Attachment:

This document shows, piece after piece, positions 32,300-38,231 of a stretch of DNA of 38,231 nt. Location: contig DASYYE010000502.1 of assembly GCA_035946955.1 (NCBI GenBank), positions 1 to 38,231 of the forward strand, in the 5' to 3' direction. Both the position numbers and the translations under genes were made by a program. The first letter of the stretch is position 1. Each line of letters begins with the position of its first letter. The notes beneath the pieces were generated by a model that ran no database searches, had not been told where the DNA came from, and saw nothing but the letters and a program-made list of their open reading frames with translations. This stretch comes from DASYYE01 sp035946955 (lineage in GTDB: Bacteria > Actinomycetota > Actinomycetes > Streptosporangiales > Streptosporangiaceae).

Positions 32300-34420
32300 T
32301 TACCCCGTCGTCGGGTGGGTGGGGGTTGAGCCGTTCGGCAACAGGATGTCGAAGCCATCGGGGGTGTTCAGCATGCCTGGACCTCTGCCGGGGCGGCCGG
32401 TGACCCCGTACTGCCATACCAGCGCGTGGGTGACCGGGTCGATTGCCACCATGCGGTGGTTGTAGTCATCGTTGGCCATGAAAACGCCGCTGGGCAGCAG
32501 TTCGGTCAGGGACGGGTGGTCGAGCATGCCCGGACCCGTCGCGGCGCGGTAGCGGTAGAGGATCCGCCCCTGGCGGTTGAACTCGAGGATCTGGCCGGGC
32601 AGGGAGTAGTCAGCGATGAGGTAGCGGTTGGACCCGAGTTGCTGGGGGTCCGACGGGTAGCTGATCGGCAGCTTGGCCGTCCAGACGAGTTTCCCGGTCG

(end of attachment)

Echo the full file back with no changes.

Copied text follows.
This document shows, piece after piece, positions 32,300-38,231 of a stretch of DNA of 38,231 nt. Location: contig DASYYE010000502.1 of assembly GCA_035946955.1 (NCBI GenBank), positions 1 to 38,231 of the forward strand, in the 5' to 3' direction. Both the position numbers and the translations under genes were made by a program. The first letter of the stretch is position 1. Each line of letters begins with the position of its first letter. The notes beneath the pieces were generated by a model that ran no database searches, had not been told where the DNA came from, and saw nothing but the letters and a program-made list of their open reading frames with translations. This stretch comes from DASYYE01 sp035946955 (lineage in GTDB: Bacteria > Actinomycetota > Actinomycetes > Streptosporangiales > Streptosporangiaceae).

Positions 32300-34420
32300 T
32301 TACCCCGTCGTCGGGTGGGTGGGGGTTGAGCCGTTCGGCAACAGGATGTCGAAGCCATCGGGGGTGTTCAGCATGCCTGGACCTCTGCCGGGGCGGCCGG
32401 TGACCCCGTACTGCCATACCAGCGCGTGGGTGACCGGGTCGATTGCCACCATGCGGTGGTTGTAGTCATCGTTGGCCATGAAAACGCCGCTGGGCAGCAG
32501 TTCGGTCAGGGACGGGTGGTCGAGCATGCCCGGACCCGTCGCGGCGCGGTAGCGGTAGAGGATCCGCCCCTGGCGGTTGAACTCGAGGATCTGGCCGGGC
32601 AGGGAGTAGTCAGCGATGAGGTAGCGGTTGGACCCGAGTTGCTGGGGGTCCGACGGGTAGCTGATCGGCAGCTTGGCCGTCCAGACGAGTTTCCCGGTCG